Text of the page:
Perseverance, character and hope: The Conference of Heads of Independent Schools in Zimbabwe (CHISZ)

| March 23, 2015 | 0 Comments

By Tim Middleton

At a recent meeting with Sylivia Utete Masango, the then-newly appointed permanent secretary for primary and secondary education in Zimbabwe, some independent schools representatives posed a question.

Why, they queried, must schools gain permission four months in advance from the provincial education director of every province through which a school would have to travel to compete in sporting fixtures against another school?

An example was given that one school would have to gain permission from five provincial authorities if they were playing a certain other school. As the permanent secretary expressed her surprise, a state education officer gave a reason, but could not say anything when she dismissed his answer by saying: “The independent schools will probably fly – what happens then?”

In one short statement, she hit the nail on the head: independent schools are different. Yet throughout the 58 years that the Conference of Heads of Independent Schools in Zimbabwe (CHISZ) has existed, such insights from ministry officials have not always been obvious, nor has such respect been shown. Often it has been the principal who has been hit, not the nail. Zimbabwe may have gained its independence in 1980, but the fight for the right of independent schools to exist and thrive in this country continues.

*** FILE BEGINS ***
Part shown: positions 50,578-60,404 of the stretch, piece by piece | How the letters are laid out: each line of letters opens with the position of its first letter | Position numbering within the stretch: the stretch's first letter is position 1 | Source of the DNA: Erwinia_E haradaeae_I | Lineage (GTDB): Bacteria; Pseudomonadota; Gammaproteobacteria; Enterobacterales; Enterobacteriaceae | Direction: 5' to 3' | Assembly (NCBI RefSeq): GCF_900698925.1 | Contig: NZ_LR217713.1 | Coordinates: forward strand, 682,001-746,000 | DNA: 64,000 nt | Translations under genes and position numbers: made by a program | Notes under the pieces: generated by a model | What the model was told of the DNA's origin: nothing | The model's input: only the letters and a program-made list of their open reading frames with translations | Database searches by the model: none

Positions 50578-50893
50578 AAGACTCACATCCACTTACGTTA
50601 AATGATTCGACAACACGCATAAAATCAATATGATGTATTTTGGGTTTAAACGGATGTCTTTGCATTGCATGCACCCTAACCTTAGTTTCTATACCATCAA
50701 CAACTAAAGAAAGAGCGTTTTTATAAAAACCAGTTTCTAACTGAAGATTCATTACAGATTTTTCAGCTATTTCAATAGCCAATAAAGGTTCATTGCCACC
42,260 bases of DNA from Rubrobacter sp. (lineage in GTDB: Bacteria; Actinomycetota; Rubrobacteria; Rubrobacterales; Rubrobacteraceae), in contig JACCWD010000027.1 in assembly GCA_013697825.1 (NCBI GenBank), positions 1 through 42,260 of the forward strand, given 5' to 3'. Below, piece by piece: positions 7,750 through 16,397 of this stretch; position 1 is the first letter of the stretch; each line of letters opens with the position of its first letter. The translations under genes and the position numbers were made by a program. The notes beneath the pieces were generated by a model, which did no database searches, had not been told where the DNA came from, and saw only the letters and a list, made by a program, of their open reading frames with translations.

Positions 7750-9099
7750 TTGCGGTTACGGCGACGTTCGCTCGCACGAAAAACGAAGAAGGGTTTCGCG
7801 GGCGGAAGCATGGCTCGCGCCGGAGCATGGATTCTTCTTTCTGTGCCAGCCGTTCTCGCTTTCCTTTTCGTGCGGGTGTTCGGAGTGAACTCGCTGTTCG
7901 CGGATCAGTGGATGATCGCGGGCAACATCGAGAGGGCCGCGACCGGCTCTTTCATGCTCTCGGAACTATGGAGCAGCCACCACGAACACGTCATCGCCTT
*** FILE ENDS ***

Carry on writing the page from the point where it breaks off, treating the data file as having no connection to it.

Road safety in Zimbabwe: ‘C’ stands for challenges

The serious challenges one faces driving on the national roads in Zimbabwe mirror the challenges that CHISZ has faced. First, there have been potholes (the depth of which is never really seen or felt until one is actually in one) – including the banning of work permits for teachers from overseas;1 the attempt to indigenise independent schools; and the shortages of basic materials, from fuel to sports equipment to textbooks.2